Many public safety departments routinely schedule their personnel for 10- and 12-hour shifts. Personnel are allowed to work up to 16 hours before they run out of time. This is twice the number of hours that a solo pilot is allowed to work. Organizations use these extended shifts because they provide economic benefit, as more hours can be covered with fewer people. Many line-level people muscle through long shifts because they know at the end of their work cycle, they’ll enjoy a longer stretch of time off. When it comes to volunteer public safety services, there’s often no telling when the clock starts running. They respond when duty calls, often after or during their other responsibilities, like working full-time or providing childcare. This could mean showing up well-rested after a relaxing weekend or being jolted awake in the middle of the night after a hard day. 

Getting enough sleep is integral to maintaining positive mental health. Being fatigued creates opportunities for traumatic brain injuries, like post-traumatic stress disorder (PTSD), as well as other risks such as heart disease, cancer, depression, anxiety, etc. 

Tips for Better Sleep

We recognize that it’s important, but getting good sleep is easier said than done – especially after a hard shift and if daytime is your bedtime. Here are a few helpful tips for getting straight to sleep, sunup or sundown.

  1. Finger selecting the "Do Not Disturb" function on a cell phone.
    Avoid caffeine three to four hours before you plan to sleep.
  2. Don’t drive drowsy. If you need to, take a 15-minute power nap before heading home.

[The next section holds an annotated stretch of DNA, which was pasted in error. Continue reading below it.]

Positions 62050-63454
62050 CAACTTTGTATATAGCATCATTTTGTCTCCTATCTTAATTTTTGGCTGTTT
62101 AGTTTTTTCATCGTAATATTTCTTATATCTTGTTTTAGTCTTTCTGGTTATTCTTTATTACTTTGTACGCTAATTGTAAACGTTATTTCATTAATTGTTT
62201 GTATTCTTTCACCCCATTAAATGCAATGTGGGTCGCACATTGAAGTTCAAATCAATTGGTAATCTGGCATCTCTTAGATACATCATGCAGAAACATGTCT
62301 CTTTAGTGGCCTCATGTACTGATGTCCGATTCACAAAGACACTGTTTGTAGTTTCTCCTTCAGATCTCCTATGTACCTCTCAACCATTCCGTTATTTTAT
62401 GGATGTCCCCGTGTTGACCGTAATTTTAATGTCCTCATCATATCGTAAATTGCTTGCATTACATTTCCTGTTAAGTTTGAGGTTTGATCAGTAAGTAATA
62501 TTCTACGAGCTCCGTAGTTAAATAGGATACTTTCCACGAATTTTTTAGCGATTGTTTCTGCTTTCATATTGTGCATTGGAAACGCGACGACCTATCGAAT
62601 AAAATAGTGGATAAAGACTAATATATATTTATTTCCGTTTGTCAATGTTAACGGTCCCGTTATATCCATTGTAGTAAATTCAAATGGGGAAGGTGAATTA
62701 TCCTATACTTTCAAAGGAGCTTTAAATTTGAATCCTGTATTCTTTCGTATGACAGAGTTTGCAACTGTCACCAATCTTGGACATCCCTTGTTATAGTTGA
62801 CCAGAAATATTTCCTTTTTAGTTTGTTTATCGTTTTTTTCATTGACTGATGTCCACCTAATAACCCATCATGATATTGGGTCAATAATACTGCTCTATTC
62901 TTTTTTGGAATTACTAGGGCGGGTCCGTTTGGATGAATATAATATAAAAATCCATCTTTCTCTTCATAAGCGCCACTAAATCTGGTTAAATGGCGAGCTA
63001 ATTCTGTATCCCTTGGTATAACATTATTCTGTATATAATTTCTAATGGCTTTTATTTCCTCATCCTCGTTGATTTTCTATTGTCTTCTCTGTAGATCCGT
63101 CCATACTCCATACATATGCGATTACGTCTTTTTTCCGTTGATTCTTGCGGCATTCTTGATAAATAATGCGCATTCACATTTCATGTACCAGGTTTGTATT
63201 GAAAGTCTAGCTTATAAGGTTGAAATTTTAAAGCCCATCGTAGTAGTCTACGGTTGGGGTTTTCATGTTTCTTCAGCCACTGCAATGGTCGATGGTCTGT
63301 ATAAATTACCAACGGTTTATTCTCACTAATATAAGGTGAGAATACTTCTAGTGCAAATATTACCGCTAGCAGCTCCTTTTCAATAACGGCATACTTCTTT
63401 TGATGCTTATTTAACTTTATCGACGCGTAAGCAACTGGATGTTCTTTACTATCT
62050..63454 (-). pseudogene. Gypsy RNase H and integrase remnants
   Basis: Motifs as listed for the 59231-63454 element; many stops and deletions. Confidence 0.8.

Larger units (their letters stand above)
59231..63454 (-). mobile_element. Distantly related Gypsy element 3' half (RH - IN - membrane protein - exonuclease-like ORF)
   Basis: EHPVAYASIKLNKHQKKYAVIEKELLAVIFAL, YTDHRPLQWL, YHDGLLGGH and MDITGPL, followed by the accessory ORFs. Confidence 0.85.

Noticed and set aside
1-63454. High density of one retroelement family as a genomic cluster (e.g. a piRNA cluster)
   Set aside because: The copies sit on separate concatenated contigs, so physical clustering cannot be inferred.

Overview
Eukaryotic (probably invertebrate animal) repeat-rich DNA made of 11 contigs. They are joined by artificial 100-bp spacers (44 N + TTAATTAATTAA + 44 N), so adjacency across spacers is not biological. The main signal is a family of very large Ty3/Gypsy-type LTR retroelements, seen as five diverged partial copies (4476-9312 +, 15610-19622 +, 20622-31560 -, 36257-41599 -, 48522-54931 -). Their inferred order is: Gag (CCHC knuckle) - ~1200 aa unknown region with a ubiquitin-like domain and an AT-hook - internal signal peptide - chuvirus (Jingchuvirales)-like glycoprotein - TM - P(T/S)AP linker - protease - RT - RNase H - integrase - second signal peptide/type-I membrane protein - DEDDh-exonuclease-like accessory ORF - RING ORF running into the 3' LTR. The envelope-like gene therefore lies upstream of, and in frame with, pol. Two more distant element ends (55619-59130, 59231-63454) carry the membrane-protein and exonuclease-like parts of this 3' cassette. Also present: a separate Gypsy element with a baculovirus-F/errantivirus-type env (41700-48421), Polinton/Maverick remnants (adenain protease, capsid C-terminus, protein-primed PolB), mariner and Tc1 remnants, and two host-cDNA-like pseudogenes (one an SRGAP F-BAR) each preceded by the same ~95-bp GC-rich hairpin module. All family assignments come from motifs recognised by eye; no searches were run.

3. If the sun is up, wear sunglasses on your commute to start winding down and prep for sleep.
  4. As tempting as it might be to stay awake, go to bed as soon as you get home. 
  5. Sunup or down, establish and stick to a bedtime routine to help put you in the mood for sleep. 
  6. Put your phone in “Do Not Disturb” mode to avoid being distracted by texts, calls and emails.
  7. Make your bedroom as dark as possible. You can wear an eye mask, turn on a white noise machine and keep the room cool to make sleep even more appealing. 
  8. Let roommates or household members know that loud activities are off-limits during your strict sleeping hours. Wearing earplugs can also help drown out noise and promote a restful sleep.

Everyone Needs Rest

It’s important to remember that first responders aren’t super-human, they have the same biological needs for sleep as pilots and everyone else. With the work they do and the traumas they experience, it’s important that police officers and firefighters aren’t held in the trenches too long, for their own health and because lives depend on them.